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St. Marks Presbyterian Church (Rogersville, Tennessee) facts for kids

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St. Marks Presbyterian Church
St-Marks-Presbyterian-Rogersville-tn1.jpg
Location Jct. of N. Hassen and W. Kyle Sts., Rogersville, Tennessee, U.S.
Area less than one acre
Built 1912
Architectural style Shingle Style
MPS Rural African-American Churches in Tennessee MPS
NRHP reference No. 06000132
Added to NRHP March 10, 2006

St. Marks Presbyterian Church is a historic African-American church in Rogersville, Tennessee.

The congregation was established in about 1875. William H. Franklin was its first minister, serving until 1926. Franklin was also the president of Swift Memorial Junior College in Rogersville, with which the church was closely associated. Swift students and faculty were required to attend worship at St. Marks twice each week.

The church building is located at the junction of N. Hassen and W. Kyle Streets in Rogersville. The site was purchased some time after 1885 for the campus of Swift Memorial Junior College. The church was built in 1912. It is a wood-frame building on a brick foundation with decorative patterned wood shingles, a characteristic of Shingle Style architecture. It has a high peaked roof with a tower on one side of the roof peak. Stained-glass windows are a prominent feature of the sanctuary. There are two front entrances to the building; the western door was originally for women and the eastern door was for men. Men and women formerly sat separately during services.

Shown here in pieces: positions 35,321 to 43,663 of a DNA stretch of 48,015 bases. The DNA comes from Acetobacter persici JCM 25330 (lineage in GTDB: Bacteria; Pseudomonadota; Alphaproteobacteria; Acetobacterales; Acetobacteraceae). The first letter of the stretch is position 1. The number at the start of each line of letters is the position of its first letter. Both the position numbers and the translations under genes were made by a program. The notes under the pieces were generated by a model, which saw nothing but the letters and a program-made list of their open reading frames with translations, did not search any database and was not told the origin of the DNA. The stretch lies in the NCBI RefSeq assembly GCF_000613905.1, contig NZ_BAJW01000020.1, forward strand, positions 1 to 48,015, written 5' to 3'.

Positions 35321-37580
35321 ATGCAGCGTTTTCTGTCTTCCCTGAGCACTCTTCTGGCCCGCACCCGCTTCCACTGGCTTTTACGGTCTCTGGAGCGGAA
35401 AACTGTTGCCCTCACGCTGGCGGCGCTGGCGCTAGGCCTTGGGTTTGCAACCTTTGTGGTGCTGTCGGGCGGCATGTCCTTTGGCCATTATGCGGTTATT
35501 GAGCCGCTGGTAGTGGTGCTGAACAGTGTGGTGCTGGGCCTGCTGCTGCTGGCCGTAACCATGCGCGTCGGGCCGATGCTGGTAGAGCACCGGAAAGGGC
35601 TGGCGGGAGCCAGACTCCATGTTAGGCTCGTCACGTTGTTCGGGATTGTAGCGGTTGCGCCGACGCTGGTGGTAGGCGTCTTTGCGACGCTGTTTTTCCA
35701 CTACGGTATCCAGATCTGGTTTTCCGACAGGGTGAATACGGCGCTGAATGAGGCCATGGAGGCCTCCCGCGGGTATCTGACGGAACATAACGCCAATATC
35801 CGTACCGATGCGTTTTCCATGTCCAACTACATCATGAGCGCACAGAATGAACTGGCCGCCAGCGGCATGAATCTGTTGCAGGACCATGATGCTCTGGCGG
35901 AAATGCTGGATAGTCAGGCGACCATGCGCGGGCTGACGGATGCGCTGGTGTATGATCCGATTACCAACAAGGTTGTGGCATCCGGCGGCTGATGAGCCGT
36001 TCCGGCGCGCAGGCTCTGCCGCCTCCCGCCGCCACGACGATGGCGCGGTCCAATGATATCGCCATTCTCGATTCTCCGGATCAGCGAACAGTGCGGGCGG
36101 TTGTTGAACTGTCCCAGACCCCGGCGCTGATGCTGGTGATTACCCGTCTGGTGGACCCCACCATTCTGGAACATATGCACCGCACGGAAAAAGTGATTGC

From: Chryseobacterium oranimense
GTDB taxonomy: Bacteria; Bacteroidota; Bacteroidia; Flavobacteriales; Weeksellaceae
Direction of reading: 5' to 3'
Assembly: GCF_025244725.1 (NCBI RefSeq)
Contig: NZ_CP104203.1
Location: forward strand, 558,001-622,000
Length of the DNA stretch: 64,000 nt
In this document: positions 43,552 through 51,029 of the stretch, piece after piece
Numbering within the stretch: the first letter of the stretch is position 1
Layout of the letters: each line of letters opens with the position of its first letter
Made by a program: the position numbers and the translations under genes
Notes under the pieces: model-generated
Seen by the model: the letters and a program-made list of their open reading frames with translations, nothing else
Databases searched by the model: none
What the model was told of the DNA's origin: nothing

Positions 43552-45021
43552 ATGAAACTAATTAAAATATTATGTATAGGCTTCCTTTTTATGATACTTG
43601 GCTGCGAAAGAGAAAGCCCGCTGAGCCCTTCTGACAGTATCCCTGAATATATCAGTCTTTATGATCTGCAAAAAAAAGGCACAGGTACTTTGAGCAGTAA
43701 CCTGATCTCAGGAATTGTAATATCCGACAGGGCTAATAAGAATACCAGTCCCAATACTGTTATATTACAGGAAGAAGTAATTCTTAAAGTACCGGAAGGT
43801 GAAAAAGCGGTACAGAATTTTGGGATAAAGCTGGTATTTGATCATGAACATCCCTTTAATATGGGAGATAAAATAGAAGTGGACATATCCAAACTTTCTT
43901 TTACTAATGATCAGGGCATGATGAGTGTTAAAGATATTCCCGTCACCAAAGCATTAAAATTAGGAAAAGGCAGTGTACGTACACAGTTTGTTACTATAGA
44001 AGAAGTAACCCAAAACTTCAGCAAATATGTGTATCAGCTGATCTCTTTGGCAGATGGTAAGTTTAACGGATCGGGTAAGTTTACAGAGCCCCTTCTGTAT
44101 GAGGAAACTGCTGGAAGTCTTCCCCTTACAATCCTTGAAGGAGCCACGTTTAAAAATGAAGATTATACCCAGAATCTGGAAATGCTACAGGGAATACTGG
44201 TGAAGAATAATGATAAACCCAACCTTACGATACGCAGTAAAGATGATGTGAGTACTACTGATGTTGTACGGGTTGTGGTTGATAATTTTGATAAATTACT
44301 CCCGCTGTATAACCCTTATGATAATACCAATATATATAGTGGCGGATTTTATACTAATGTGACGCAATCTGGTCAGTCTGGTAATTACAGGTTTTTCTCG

Swift Memorial College closed in 1955 due to financial problems. St. Marks Church and other properties associated with college were sold to Hawkins County the following year, but the St. Marks congregation was permitted to continue using the church building. A day care center operated in the church basement between 1973 and 1979.

With dwindling membership, the St. Marks congregation stopped holding regular worship services in 2000 and dissolved in 2002. Its building was added to the National Register of Historic Places in 2006 for its importance to the local African-American community and as a "fine example of 20th-century Shingle Style architecture". The Rogersville Historic District, which the church property abuts, does not include any buildings in the Shingle Style; this architectural style is uncommon in East Tennessee.

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